• Sumo

By Ken Reed

T.J. Abraham worked hard at football while an offensive lineman at Duquense University. He worked so hard that he got his “bell rung” upwards of 70 times.

After his football career ended, he worked hard at being an obstetrics & gynecology doctor, sometimes putting in 100-hour work weeks.

Today, the now 42-year-old is retired because his brain doesn’t work properly. His official diagnosis is neurodegenerative dementia but his doctors in Boston, Philadelphia and California believe it is very likely he is suffering from chronic traumatic encephalopathy (CTE), the degenerative brain disease linked to repetitive trauma to the head. (The average college football player experiences 800-1,000 blows to the head during a single season, according to Boston University’s CTE center.) CTE can only be officially confirmed via autopsy.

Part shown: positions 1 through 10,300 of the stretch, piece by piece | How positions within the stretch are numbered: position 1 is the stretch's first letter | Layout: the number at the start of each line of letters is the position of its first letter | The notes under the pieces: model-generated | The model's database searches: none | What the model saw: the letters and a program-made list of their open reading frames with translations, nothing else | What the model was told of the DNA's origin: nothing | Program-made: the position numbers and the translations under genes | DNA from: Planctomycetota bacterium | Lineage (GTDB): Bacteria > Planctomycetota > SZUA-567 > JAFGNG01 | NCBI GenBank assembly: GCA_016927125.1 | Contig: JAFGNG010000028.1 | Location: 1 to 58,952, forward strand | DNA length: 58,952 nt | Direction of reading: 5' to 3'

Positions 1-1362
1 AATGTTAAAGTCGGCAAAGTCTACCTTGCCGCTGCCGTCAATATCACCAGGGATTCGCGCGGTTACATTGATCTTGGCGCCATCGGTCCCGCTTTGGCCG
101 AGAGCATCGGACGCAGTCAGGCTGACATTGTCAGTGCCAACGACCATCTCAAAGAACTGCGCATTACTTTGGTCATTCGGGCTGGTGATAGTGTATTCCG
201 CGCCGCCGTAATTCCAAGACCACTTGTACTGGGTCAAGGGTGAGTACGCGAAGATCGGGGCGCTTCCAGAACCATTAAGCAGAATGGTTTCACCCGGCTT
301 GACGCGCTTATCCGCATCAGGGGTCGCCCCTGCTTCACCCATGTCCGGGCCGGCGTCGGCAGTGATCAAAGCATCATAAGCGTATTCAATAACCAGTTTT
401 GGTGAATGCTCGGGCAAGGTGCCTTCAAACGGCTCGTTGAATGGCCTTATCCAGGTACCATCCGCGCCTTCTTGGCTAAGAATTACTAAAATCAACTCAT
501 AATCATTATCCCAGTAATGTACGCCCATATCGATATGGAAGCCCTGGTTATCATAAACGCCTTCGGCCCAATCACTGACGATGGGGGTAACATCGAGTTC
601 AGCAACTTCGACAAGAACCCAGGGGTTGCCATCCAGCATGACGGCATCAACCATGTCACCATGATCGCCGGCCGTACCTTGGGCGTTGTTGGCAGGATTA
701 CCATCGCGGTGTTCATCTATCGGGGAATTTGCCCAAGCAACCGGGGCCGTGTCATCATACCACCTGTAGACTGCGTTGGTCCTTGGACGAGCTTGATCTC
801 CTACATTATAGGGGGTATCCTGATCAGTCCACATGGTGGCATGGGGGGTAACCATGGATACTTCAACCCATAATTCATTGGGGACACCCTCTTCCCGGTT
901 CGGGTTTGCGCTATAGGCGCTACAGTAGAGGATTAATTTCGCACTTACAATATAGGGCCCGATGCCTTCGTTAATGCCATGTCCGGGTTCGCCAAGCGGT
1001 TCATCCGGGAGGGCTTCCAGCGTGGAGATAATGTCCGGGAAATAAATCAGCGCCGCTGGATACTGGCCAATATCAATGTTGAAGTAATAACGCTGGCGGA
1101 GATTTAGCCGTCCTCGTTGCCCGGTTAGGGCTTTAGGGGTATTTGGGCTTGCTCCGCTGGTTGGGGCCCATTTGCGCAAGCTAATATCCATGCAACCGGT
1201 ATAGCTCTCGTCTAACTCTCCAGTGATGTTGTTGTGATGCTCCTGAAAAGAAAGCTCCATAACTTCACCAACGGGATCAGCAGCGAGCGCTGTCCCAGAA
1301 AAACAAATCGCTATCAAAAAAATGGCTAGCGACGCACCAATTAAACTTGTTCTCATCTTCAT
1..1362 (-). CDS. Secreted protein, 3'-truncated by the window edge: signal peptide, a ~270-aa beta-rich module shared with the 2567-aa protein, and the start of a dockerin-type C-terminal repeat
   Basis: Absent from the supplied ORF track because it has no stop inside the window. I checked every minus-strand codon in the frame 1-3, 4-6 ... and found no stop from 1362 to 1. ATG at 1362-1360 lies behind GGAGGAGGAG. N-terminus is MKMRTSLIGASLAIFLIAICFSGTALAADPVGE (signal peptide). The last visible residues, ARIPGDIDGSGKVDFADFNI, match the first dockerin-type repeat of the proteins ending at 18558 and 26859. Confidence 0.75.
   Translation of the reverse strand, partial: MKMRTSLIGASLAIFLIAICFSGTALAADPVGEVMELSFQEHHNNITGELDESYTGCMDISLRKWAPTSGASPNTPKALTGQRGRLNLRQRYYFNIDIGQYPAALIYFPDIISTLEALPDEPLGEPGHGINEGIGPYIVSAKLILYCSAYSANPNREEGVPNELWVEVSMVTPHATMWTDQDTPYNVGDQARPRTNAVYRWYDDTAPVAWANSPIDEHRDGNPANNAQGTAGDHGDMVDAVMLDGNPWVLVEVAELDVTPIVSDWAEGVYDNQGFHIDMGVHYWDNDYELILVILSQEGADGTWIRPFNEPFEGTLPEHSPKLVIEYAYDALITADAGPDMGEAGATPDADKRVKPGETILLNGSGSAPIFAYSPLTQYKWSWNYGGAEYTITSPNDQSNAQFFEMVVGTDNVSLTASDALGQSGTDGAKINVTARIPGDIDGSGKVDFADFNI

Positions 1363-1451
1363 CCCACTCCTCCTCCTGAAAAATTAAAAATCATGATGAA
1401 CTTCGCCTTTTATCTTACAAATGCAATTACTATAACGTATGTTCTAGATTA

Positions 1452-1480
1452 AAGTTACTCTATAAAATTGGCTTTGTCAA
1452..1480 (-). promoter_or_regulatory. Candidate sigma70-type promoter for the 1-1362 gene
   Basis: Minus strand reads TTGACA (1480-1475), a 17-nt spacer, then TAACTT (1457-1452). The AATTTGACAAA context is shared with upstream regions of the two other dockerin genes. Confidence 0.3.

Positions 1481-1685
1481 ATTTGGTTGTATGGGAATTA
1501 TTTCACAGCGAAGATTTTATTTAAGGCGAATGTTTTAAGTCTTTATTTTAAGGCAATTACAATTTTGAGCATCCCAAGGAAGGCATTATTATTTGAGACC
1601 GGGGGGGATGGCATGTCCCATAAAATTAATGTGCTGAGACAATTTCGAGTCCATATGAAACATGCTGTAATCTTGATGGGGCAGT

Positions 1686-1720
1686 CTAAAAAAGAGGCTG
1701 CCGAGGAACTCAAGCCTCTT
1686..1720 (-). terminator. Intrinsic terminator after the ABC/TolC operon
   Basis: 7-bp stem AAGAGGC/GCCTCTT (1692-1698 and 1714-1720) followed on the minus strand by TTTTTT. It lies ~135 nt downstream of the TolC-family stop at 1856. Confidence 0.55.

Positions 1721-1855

There’s no cure for Abraham. His condition (temper tantrums, memory loss, judgment lapses, etc.) is only going to worsen. Along with dealing with the pain of knowing he will gradually continue to deteriorate physically and mentally, Abraham is having to deal with the emotional pain of knowing he won’t be there for his kids as they grow up.

“My daughter asks me: ‘Daddy, is your brain getting better?’” says Abraham. “And my heart breaks because I know the answer is no.”

Abraham spends some of his time these days fighting to get youth football banned, despite the enjoyment the sport brought him as a player and coach.

“I do not want to see anyone lose what I’ve lost or experience this disease,” wrote Abraham in his testimony for a New York State Assembly hearing on youth football. “I strongly urge you to ban tackle football at the age of 12 and younger in the state of New York.”

Abraham is a young man who can’t remember his wedding or the birth of his daughter. He can no longer help people through his chosen profession. But he’s hoping his efforts to ban youth football will help others avoid his fate.

Ken Reed, Sports Policy Director, League of Fans

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